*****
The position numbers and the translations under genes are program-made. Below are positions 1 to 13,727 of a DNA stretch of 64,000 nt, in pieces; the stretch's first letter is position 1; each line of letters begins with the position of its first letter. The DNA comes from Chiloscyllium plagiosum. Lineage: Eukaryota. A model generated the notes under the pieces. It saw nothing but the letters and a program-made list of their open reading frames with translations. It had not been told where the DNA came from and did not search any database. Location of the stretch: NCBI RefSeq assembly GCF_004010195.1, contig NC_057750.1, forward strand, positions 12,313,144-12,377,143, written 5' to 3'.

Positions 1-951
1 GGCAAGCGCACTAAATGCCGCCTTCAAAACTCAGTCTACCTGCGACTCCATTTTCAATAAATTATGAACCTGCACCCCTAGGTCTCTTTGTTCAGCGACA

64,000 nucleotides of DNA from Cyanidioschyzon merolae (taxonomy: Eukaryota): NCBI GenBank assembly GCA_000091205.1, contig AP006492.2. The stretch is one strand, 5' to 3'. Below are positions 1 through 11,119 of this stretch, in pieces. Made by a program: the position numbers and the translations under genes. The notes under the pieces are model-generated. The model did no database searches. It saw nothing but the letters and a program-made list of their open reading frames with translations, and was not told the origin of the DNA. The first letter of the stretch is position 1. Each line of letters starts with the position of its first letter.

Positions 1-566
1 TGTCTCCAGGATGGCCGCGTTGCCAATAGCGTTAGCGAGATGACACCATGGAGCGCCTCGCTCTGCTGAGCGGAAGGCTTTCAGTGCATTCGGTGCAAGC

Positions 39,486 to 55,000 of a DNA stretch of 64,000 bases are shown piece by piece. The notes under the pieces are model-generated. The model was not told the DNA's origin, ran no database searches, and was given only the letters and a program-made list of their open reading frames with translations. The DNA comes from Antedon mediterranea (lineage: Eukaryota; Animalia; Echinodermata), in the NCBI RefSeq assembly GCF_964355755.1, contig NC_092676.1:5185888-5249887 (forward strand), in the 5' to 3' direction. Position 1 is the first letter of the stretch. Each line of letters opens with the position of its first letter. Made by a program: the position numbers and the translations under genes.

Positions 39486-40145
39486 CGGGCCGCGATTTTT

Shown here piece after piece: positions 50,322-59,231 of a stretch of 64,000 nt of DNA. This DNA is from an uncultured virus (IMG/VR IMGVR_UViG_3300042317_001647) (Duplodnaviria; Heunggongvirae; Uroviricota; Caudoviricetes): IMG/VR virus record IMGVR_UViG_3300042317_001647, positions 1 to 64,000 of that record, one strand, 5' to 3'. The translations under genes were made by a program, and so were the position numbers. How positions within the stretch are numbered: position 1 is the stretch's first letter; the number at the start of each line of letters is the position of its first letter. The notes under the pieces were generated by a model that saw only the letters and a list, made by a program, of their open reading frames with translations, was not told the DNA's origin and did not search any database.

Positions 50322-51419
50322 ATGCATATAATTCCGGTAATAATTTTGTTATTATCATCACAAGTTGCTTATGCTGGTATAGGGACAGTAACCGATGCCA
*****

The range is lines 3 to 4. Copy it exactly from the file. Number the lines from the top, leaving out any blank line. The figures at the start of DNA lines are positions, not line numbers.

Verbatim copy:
1 GGCAAGCGCACTAAATGCCGCCTTCAAAACTCAGTCTACCTGCGACTCCATTTTCAATAAATTATGAACCTGCACCCCTAGGTCTCTTTGTTCAGCGACA

64,000 nucleotides of DNA from Cyanidioschyzon merolae (taxonomy: Eukaryota): NCBI GenBank assembly GCA_000091205.1, contig AP006492.2. The stretch is one strand, 5' to 3'. Below are positions 1 through 11,119 of this stretch, in pieces. Made by a program: the position numbers and the translations under genes. The notes under the pieces are model-generated. The model did no database searches. It saw nothing but the letters and a program-made list of their open reading frames with translations, and was not told the origin of the DNA. The first letter of the stretch is position 1. Each line of letters starts with the position of its first letter.